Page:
iPSC-derived sensory neurons for the study of chemotherapy-induced neuropathic pain
Neuropathic pain is a debilitating side effect of many commonly-used chemotherapy drugs, and in severe cases can result in the discontinuation of a cancer treatment. By understanding the mechanisms through which chemotherapeutics induce neuropathic pain, researchers aim to develop effective treatments designed specifically to alleviate the condition. These will combat the dose-limitation imposed on chemotherapeutics, as well as offering utility for conditions including multiple sclerosis, diabetes and HIV.
Neuropathic pain research has historically relied on the use of immortalized cell lines, primary human neuronal cells, or animal models. Immortalized cells have fallen from favor due to concerns over misidentification or phenotypic drift from the original host, while primary human neuronal cells are notoriously difficult to culture. Animal studies are time-consuming and expensive to perform, with findings infrequently translating into humans. For these reasons, researchers are turning to iPSC-derived sensory neuronal cells for neuropathy research. These afford greater physiological relevance, are relatively inexpensive in comparison, and can be generated in large batches for the acquisition of reliable and consistent results.
In our previous blog we have discussed the etiology of neuropathic pain and the potential offered by iPSC-derived sensory neurons as a tool for researching neuropathic pain.
Animal nociceptors for the study of neuropathic pain
Nociceptors are specialized peripheral sensory neurons that are implicated in chronic pain conditions such as those related to chemotherapy. Many studies have used rodent nociceptors to understand mechanisms of pain perception. Just one example is the 2015 study by Park et al, who treated mice with Cisplatin , examining the development of neuropathic pain and methods of its alleviation. The authors found that Cisplatin-treated mice exhibited allodynia (a pain response from stimuli that would not usually cause pain) and observed that this could be lessened with the anti-epileptic drug Gabapentin.
While rodent model systems have significantly advanced our understanding of neuropathic pain etiology and treatment, there are several limitations when translating such models into man. One reason may relate to gender differences . For instance, while Paclitaxel and Cisplatin are widely used to treat female patients, most laboratory studies of chemotherapy-induced neuropathic pain have been conducted on male animals. Another possibility is the limited consistency in drug dose or mode of delivery between animal studies.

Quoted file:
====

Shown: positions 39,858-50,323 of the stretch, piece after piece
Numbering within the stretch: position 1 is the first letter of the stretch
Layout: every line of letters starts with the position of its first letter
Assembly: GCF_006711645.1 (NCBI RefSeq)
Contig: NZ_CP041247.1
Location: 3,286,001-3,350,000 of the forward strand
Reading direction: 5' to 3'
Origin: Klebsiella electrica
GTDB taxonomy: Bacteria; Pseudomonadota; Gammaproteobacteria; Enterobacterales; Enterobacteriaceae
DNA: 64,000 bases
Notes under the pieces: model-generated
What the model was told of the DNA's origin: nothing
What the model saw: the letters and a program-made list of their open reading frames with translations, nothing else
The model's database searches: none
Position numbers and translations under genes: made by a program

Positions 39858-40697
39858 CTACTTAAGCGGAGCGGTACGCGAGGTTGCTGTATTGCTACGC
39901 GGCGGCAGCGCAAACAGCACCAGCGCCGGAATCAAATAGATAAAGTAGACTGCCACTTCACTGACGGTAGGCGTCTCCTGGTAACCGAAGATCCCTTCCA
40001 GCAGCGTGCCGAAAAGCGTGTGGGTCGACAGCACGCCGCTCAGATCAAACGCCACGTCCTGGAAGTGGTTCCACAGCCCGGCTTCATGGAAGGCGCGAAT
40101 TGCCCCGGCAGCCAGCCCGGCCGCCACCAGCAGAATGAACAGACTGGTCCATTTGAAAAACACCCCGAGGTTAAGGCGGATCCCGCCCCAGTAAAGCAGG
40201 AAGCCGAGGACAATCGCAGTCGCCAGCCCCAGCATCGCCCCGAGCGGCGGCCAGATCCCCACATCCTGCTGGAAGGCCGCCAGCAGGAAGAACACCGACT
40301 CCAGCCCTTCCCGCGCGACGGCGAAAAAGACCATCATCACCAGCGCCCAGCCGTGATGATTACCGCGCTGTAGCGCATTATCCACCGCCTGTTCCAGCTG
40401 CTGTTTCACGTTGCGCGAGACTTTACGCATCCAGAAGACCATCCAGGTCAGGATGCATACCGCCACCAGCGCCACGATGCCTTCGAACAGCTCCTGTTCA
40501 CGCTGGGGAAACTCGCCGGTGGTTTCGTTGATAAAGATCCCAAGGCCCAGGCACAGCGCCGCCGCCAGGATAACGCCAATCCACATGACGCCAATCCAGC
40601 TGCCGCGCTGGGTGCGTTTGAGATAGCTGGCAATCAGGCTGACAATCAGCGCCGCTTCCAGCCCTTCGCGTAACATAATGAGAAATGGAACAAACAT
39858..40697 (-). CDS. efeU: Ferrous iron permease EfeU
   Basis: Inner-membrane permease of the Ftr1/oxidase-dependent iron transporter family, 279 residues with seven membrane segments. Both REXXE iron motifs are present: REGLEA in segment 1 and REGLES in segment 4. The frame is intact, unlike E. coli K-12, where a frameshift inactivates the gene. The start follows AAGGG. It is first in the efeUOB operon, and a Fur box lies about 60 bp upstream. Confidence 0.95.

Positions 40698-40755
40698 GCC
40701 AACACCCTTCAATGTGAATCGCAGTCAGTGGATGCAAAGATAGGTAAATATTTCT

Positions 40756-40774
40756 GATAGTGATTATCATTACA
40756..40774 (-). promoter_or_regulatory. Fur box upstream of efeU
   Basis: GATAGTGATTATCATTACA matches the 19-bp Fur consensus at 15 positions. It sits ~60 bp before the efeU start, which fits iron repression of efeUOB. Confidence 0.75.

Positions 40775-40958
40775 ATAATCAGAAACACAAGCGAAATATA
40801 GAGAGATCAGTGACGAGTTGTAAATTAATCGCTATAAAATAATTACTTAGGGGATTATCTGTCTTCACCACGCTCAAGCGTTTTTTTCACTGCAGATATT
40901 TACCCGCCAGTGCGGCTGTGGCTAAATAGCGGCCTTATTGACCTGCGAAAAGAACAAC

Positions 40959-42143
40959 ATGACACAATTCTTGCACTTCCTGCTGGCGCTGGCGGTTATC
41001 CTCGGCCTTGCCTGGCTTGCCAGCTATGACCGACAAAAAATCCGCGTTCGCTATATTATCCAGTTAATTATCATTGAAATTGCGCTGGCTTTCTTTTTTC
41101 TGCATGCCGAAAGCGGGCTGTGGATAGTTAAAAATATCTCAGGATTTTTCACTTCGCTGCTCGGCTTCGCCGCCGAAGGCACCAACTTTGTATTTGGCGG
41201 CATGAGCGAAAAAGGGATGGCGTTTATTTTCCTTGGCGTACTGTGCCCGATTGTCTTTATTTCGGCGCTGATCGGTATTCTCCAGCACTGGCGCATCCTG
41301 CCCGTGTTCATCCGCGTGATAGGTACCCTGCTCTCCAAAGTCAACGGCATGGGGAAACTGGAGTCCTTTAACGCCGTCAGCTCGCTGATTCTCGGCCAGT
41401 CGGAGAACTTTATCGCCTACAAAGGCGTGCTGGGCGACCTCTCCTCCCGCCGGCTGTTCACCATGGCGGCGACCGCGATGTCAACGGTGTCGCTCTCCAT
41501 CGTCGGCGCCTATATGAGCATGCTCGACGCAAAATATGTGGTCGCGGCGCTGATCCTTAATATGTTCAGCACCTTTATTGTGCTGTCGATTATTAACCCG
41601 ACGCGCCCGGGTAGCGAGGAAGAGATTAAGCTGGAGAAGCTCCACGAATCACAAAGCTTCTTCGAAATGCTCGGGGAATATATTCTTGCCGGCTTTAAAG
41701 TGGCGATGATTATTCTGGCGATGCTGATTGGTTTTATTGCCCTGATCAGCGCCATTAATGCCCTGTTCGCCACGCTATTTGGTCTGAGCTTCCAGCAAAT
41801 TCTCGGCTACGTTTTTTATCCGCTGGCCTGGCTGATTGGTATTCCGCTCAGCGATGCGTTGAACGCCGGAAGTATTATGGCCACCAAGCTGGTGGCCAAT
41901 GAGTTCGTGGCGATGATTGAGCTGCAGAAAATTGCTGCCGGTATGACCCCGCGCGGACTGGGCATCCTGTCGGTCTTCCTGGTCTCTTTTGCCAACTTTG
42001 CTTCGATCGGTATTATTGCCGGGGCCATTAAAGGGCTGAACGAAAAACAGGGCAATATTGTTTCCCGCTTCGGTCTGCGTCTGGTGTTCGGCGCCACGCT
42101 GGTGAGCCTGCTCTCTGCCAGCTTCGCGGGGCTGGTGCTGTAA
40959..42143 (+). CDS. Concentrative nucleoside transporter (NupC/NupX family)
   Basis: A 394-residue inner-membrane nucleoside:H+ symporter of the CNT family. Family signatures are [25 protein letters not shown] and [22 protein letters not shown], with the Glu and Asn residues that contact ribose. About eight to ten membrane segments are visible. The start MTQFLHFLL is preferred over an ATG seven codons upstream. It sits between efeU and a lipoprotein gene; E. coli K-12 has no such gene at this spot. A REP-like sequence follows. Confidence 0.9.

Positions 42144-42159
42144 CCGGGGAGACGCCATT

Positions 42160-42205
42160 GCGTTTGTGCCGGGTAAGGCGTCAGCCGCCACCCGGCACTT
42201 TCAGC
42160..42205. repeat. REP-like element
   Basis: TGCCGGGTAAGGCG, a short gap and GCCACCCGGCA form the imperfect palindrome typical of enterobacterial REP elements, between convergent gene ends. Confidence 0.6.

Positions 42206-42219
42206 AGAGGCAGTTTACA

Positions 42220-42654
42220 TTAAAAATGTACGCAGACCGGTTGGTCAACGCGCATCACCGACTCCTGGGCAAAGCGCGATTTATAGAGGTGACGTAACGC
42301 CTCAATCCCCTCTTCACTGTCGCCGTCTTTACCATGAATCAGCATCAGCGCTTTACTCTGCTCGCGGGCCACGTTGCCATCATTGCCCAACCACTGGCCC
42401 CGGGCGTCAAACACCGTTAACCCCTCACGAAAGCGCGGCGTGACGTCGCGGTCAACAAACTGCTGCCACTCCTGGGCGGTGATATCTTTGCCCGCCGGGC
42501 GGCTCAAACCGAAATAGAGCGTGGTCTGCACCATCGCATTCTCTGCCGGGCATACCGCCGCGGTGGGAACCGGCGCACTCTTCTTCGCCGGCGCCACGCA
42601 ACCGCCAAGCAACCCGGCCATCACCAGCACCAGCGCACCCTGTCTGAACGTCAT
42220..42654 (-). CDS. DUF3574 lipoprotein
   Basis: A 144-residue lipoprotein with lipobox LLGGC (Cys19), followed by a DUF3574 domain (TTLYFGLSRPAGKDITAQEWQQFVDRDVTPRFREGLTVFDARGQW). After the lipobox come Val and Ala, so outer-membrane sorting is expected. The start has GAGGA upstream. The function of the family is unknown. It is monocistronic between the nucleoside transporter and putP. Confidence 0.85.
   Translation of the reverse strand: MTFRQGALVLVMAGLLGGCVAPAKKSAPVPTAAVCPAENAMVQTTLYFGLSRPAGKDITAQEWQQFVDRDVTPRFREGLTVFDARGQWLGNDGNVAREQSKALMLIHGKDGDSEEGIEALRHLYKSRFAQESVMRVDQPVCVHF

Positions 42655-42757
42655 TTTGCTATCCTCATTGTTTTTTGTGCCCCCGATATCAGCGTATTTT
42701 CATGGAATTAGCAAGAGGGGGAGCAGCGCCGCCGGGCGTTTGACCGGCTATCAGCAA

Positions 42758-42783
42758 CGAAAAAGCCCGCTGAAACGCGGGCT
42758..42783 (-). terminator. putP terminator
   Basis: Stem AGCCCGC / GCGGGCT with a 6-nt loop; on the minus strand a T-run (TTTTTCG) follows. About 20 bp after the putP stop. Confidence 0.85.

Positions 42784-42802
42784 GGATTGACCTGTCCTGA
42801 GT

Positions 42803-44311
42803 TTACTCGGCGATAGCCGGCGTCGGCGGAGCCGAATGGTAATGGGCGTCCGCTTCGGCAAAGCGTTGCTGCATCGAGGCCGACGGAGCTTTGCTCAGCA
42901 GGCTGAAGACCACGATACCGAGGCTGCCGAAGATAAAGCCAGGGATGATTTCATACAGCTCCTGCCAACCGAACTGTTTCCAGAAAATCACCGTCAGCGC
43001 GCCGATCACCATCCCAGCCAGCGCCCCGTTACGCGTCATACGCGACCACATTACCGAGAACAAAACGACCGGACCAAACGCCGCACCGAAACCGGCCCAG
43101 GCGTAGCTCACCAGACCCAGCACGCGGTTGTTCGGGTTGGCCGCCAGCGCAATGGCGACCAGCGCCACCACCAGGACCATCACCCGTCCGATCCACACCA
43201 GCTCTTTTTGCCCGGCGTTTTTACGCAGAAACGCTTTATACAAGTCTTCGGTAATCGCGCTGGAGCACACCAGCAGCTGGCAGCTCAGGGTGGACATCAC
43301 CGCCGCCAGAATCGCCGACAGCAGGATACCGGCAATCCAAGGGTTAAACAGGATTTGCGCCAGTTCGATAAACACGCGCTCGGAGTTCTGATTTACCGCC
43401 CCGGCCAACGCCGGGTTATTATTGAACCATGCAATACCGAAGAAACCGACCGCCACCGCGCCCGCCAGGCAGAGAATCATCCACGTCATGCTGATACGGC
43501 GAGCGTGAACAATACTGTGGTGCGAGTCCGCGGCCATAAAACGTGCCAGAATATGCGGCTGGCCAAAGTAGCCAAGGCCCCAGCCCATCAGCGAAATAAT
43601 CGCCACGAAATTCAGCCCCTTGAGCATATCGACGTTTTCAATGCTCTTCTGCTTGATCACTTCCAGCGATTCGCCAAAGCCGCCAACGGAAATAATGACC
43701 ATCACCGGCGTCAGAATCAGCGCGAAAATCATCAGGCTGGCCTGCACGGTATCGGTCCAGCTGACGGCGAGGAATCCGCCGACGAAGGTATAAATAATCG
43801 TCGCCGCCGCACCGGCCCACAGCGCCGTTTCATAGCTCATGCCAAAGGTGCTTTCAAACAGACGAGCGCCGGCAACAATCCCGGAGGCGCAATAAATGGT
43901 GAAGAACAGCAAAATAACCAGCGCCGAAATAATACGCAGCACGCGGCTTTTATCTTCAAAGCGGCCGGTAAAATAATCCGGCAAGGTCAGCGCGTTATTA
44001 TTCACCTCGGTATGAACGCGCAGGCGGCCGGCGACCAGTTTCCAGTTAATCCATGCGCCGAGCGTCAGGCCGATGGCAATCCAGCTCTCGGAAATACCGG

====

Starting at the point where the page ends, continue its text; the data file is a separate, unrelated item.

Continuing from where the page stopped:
These limitations are compounded by the fact that rodent and human nociceptors display several key molecular differences. In 2017, Rostock et al performed a detailed comparative analysis of well-known nociceptive markers in human and mouse dorsal root ganglia using fluorescent in situ hybridization. They found co-expression of Trpv1 with TrkA, and of Ret with TrkA, to be greater in human neurons than in mouse neurons. Similar results were observed for Na v 1.8 and Na v 1.9, both of which are implicated in pathological forms of pain. While rodent models still have considerable utility in neuropathy research, caution should be exercised when drawing any experimental conclusions.
iPSC-derived sensory neuron progenitors
Using small molecule inhibitors, we have differentiated iPSC into sensory neuron progenitors which are ideally suited to the study of chemotherapy-induced neuropathic pain. Our thorough characterization process has been used to confirm the cellular expression and function of various ion channels that play a key role in nociception. These include the dorsal root ganglion (DRG) specific voltage-gated sodium channels Na v 1.7, Na v 1.8 and Na v 1.9, and the transient receptor potential (TRP) ion channels, TRPV1, TRPA1 and TRPM8.
We have employed a wide variety of methods to characterize our iPSC-derived sensory neuron progenitors . Sodium channel RNA expression analysis has been measured by cDNA PCR, and we have performed patch clamping to assess various ion channels via electrophysiology . We have also recorded the response to stimuli which include temperature and the natural substances capsaicin, menthol and allyl isothiocyanate (wasabi). Cellular electrical activity has been evaluated with a multi-electrode array system (MEA) , while immunocytochemistry has provided additional visual confirmation of ion channel expression.
The administration of chemotherapy drugs to our iPSC-derived sensory neuron progenitors has demonstrated a clear pain response. The application of Vincristine , for example, showed an acute increase in firing rate, with a slow cellular response in comparison to that seen following application of capsaicin, menthol and allyl isothiocyanate. Oxaliplatin treatment resulted in cold hypersensitivity, a well-documented side effect of this chemotherapeutic, which is understood to be attributable to remodeling of ion channel expression in nociceptors.
To complement our iPSC-derived sensory neuron progenitors, we supply expertly optimized growth media for their successful culture and propagation, along with unrivalled technical support.